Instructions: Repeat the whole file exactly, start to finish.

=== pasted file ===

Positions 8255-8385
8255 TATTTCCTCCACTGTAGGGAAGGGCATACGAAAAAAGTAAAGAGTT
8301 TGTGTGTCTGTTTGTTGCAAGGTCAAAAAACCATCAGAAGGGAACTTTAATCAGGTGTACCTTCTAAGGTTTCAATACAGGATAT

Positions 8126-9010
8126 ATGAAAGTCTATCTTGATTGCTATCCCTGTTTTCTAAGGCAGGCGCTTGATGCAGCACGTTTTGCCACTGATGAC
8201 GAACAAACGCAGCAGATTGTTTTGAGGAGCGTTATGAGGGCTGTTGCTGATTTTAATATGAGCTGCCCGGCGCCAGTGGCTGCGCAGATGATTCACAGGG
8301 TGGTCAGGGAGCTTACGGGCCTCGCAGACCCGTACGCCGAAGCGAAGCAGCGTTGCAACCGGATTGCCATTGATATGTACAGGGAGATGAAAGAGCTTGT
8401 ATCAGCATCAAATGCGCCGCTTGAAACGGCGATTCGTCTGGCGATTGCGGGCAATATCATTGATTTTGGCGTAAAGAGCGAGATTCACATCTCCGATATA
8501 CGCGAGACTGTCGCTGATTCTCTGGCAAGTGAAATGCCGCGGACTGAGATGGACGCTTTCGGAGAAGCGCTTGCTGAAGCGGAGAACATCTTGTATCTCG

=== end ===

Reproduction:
Positions 8255-8385
8255 TATTTCCTCCACTGTAGGGAAGGGCATACGAAAAAAGTAAAGAGTT
8301 TGTGTGTCTGTTTGTTGCAAGGTCAAAAAACCATCAGAAGGGAACTTTAATCAGGTGTACCTTCTAAGGTTTCAATACAGGATAT

Positions 8126-9010
8126 ATGAAAGTCTATCTTGATTGCTATCCCTGTTTTCTAAGGCAGGCGCTTGATGCAGCACGTTTTGCCACTGATGAC
8201 GAACAAACGCAGCAGATTGTTTTGAGGAGCGTTATGAGGGCTGTTGCTGATTTTAATATGAGCTGCCCGGCGCCAGTGGCTGCGCAGATGATTCACAGGG
8301 TGGTCAGGGAGCTTACGGGCCTCGCAGACCCGTACGCCGAAGCGAAGCAGCGTTGCAACCGGATTGCCATTGATATGTACAGGGAGATGAAAGAGCTTGT
8401 ATCAGCATCAAATGCGCCGCTTGAAACGGCGATTCGTCTGGCGATTGCGGGCAATATCATTGATTTTGGCGTAAAGAGCGAGATTCACATCTCCGATATA
8501 CGCGAGACTGTCGCTGATTCTCTGGCAAGTGAAATGCCGCGGACTGAGATGGACGCTTTCGGAGAAGCGCTTGCTGAAGCGGAGAACATCTTGTATCTCG